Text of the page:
to the "interiority" of the mode

also commensurate with the clai essentialist mode, and the goal o

Even when criticized, the equat

with personality is treated as an as an inevitably established prec

to the social folly of the macho

What a sad and stupid opinion w

It seems that a child can only b

traveling a road of blows and br

forming a strong and powerful


An ambivalent or unknown origin is not part of this con-

struct of the personal present through a decisive past. Any

behind-the-scenes maneuvering might receive a similarly

gendered censure. When former clients secretly tried to defect

and to found a new party nucleus, the then-head of the local

party is reported by his wife to have grabbed a pistol, and

stormed out to confront them with the words, 'Til teach them

to be macho!" As a symbolic currency, then, personality tries

to commonsensically establish the source of its own authority,

as a precedent that is elaborated in the relation of father to son

or patron to client, that is, in the elision of social origin with

the cultural trappings of patronage.

In Quillacollo in this sense the word "respect" marks off

the claims of genuine culture (if imagined to originate from

traditional town-dwelling gente decente) from a variety of cor-

rupt contemporary versions, including perceived newer neolib-

eral cultural sensibilities to pursue self-interested agendas. In

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ways similar to de la Cadena' s ana

"respect" is a critical indicator of

culturally conceived cleavage divid

(2000: 219). In just this way in Qu asserts a publicly legitimate mora

personality, while the llunk'u sugg

behind-the-scenes) and illegitima

corruption. This cultural paternalism, with i

patrimonial continuity, serves as pre

by would-be patrons about untrust

"Fragility of personality," as is oft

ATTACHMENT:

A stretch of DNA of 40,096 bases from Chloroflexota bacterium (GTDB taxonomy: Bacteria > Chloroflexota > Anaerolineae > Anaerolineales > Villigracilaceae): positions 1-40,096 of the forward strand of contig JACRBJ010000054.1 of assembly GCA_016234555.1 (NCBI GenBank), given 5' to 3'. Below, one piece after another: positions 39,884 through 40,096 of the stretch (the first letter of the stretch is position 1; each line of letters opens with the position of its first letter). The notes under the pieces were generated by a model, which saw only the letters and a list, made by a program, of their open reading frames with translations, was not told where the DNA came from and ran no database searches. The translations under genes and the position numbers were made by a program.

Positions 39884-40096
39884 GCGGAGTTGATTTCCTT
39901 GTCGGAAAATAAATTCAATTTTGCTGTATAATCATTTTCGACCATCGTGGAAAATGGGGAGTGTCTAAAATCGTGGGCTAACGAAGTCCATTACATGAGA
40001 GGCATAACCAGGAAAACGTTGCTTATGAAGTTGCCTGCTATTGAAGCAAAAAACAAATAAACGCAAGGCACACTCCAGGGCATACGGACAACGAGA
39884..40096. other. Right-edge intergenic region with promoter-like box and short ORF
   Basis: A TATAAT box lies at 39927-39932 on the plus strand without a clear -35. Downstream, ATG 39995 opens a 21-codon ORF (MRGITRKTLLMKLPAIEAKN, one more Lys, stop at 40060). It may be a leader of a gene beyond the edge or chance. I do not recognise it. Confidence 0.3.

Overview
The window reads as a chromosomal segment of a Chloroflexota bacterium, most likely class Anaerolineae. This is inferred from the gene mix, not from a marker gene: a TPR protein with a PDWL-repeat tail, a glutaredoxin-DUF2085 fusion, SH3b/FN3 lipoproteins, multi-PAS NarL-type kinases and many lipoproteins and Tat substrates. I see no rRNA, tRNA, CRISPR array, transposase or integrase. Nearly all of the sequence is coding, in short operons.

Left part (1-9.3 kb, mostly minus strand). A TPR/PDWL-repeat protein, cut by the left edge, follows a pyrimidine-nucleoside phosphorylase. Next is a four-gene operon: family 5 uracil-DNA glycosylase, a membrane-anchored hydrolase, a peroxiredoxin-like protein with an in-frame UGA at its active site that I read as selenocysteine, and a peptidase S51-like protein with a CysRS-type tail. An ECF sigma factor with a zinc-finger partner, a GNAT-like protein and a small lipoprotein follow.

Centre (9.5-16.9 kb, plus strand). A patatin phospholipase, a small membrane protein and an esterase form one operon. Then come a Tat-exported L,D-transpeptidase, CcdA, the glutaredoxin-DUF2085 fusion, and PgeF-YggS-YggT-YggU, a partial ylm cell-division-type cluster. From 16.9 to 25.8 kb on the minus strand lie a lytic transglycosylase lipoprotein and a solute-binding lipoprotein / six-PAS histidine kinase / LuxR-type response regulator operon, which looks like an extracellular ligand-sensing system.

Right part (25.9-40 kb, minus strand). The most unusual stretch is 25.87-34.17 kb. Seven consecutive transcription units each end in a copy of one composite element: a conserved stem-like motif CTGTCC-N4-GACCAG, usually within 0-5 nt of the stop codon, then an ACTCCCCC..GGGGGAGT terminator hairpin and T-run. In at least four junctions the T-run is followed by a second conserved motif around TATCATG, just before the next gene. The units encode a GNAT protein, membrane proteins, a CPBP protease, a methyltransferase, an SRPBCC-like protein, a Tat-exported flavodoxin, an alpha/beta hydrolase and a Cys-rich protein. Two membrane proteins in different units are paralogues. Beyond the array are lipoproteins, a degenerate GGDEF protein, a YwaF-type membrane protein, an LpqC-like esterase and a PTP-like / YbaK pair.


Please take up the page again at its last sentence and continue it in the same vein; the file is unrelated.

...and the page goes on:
of the universe of the infamous c

ban Indian), who more easily emb perceived faithlessness is often in

than masculine. As such, popular m

dismissed as lloqhallas (Quechua: st not be taken seriously, and do not

are supposed to have dishonorab

often through some llunk'u-'ike p

therefore, shiftless clients and disr

"Nowadays sons throw dirt on [sac A subtext of the frequent laments

more apt to disavow adherence t

patronage relations.

Personality seeks the authority o

ers "lack personality," while goo

word" (pedir la palabra) and make s

la palabra) often. Authoritative w

ently representative. The successfu

direct equation of words with the i

of the symbolic capital of personal

speak de frente (man to man), whi

de las cortinas (behind the scenes).

male language use is apparent in

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"No one talks to so-and-so de frente. Th

wear the pants!" Similarly, a friend extolle

ing "simply one time" in public meeti

important to define whatever. If one tal

this is chaku talk [Quechua: a lack of co one believes him. In this way he loses h

Personality, in this case, is a transparen

of meaning with words. If such a close co

and meanings is indicative, then the idio

ogy of patronage celebrates the referential

where the symbol of "personality" is its

lexicon of patronage.

Personality, it must be noted, does no

here to the public signs of the unique in

Greenblatt's (1980) notion of "self -fash

not inform the projection of "personali

term is itself a deeply engendered cultur

public expression of patronal values, of

the region's "paternal absolutism" (Lar

expression of traditional expectations o way the semiotic complement to the un

dictability and the transgression typical

There are, nevertheless, formal affini between the modern subject and a domi

of masculinity in Quillacollo. Personality

unitary gender code marking out what

than what they actually do), and wor

for a publicly valuable gender myth.

demonstrations of agency as a sign of as suggested in a eulogy for Bolivian ex Estenssoro, aptly titled "The Role of Pe The eulogy discusses Bolivia's greatest p

"the silhouette projected from the depths